Planning to trade up or out some farmland this year? Consult your tax adviser first. The Tax Cuts and Jobs Act made Section 1031 Tax-Deferred Exchanges (also known as like-kind exchanges) more complex to execute.
“Under the new tax law, trading farmland is allowed using a 1031 exchange to defer the tax,” says Paul Neiffer, a CPA and principal at CliftonLarsonAllen and author of the blog “The Farm CPA.” “However, in order for it to be completely tax-free, it usually must include only land or items that constitute real estate.”
So, if your land includes items that classify as Section 1245 real property, the process becomes more complicated. These are depreciable items such as tiling, wells, irrigation pivots, fences, etc., and they will be fully taxable—even if you trade the property for other farmland, Neiffer explains. However, if the farmland you are exchanging for includes these same items at equal to or greater than what you are selling, the income tax effect will likely be a wash.
Listen to Neiffer discuss the logistics of doing a 1031 exchange with Davis Michelson on AgriTalk:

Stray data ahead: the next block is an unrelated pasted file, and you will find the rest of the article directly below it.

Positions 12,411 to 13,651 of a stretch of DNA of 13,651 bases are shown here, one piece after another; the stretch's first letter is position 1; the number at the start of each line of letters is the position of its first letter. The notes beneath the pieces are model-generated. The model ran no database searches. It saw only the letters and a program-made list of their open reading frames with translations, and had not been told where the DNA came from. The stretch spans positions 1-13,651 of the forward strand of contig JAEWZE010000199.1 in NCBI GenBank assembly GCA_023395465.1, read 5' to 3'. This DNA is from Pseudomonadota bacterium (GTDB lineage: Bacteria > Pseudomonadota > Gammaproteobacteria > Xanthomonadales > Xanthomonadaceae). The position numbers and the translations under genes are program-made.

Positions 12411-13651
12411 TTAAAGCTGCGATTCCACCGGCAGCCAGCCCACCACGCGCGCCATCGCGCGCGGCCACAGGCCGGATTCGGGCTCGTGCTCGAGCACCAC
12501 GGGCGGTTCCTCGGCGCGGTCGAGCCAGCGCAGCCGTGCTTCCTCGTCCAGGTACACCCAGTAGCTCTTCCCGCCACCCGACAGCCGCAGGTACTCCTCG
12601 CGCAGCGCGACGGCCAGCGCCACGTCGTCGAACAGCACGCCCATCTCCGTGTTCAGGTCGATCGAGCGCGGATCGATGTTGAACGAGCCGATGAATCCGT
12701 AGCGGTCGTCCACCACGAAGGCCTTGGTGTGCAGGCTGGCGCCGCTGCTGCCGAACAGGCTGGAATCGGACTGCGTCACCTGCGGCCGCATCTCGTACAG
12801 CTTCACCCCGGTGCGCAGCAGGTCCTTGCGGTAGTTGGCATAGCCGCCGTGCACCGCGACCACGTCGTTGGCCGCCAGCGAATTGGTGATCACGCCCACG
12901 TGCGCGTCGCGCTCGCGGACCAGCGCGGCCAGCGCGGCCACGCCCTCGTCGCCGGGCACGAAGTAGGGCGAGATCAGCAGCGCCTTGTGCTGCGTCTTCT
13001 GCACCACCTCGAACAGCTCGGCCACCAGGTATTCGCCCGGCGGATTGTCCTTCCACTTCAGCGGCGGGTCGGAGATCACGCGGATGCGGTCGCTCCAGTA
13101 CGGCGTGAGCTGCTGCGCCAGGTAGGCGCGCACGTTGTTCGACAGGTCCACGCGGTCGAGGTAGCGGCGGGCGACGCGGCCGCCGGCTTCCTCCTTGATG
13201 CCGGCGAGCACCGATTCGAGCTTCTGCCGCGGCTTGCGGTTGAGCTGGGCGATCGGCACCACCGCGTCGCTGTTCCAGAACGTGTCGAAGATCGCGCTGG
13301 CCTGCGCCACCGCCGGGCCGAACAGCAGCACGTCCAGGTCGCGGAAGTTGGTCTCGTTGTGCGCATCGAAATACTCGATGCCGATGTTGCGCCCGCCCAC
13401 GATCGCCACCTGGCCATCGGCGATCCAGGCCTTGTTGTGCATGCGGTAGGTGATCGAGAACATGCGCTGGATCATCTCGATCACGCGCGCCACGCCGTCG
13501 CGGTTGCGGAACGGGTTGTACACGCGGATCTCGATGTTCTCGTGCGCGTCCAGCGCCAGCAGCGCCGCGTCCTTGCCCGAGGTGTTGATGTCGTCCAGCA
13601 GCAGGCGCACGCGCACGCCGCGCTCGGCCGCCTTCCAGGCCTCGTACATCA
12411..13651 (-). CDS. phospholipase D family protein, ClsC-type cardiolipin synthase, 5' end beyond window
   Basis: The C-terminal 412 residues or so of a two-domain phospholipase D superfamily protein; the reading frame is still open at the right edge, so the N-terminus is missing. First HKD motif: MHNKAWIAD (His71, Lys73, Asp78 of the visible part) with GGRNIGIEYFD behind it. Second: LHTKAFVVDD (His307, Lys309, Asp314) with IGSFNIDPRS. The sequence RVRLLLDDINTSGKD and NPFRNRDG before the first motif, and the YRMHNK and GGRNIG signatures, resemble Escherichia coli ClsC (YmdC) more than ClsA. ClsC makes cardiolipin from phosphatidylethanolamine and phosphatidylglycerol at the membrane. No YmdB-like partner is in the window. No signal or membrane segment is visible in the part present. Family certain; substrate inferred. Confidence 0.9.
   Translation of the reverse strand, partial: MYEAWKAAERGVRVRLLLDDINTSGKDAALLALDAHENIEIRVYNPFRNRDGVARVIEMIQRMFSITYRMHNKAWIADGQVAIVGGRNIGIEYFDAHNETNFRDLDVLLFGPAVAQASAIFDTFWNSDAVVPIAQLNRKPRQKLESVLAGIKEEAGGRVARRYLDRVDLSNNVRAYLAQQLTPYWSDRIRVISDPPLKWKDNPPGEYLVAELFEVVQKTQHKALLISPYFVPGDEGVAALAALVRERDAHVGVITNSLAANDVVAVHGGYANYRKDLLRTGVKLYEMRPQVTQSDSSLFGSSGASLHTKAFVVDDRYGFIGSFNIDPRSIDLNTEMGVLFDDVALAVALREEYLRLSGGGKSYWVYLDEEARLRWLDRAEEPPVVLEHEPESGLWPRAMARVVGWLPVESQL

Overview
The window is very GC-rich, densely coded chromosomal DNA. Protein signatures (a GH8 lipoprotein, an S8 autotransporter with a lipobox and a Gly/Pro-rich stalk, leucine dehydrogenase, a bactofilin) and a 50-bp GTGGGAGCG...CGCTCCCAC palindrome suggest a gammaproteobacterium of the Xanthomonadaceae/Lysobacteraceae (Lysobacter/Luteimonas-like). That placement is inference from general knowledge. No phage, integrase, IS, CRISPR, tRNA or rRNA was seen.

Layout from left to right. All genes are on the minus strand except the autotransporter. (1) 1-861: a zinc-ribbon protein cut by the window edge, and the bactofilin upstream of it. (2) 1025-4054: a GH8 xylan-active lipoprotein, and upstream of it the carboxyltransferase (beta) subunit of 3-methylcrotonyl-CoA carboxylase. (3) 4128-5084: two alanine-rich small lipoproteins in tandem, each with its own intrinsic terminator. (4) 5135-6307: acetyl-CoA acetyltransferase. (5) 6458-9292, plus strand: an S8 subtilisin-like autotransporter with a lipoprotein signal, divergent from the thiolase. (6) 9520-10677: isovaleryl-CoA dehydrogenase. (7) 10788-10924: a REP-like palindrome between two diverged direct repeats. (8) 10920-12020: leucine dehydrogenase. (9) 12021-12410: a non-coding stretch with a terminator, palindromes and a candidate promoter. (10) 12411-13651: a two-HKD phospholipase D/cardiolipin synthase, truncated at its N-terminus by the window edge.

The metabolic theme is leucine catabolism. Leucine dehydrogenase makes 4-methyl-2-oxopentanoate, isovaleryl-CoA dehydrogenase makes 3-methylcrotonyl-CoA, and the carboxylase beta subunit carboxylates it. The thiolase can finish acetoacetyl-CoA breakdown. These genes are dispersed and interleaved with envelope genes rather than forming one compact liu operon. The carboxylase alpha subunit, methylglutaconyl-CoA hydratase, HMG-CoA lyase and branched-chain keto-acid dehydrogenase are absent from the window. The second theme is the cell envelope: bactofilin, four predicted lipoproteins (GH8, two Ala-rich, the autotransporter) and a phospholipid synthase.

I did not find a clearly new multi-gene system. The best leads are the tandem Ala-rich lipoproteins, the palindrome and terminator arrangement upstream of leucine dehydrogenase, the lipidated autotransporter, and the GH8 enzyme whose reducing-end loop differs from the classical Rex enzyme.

For example, Farmer Joe sells farmland worth $1 million. He purchased it for $100,000 several years ago. If Joe sells it for cash, the gain is $900,000 and subject to capital gains taxes. However, if he trades it for other farmland worth $1 million, there is no tax due.
Now, let’s assume Joe put tile into the land at a cost of $100,000 and when the sale is done, the value is still $100,000. This means the farmland value is $900,000, which can be rolled over tax-free into the new land.
However, Joe will now owe ordinary tax on the $100,000 tile sale. This gain will be eligible for the new 20% Section 199A deduction (subject to possible limitations).
If the new farmland has tile worth $100,000, Joe can roll over the land and tile gain tax-free since the new land purchase has at least $100,000 of Section 1245 real property (i.e. the tiling).
“If you're a farmer, and you do have certain items on that ground that aren’t pure land, you really need to discuss that with your tax advisor before you go ahead and enter into any type of exchange,” Neiffer says. “There's lots of things that sometimes we can do to help mitigate that tax liability. The worst thing you can do is do an exchange and then come in during tax time and dump it in your advisor’s lap and hope that they can pick a tax liability.”
The process can also be a bit cumbersome and lengthy. “Anytime you're doing a tax-deferred exchange, you have to use what's called a facilitator,” Neiffer explains. “That means when you sell the property, you have a third party that gets involved and will actually hold the funds and purchase the replacement property.”
Timing is important with 1031 exchanges, Neiffer says. Farmers only have 45 days to identify the piece of property that they want to acquire. Then, they only have 180 days to acquire the property.
“When you’re dealing with real estate 180 days is not that long,” Neiffer says.
Read Paul’s AgWeb blog: The Farm CPA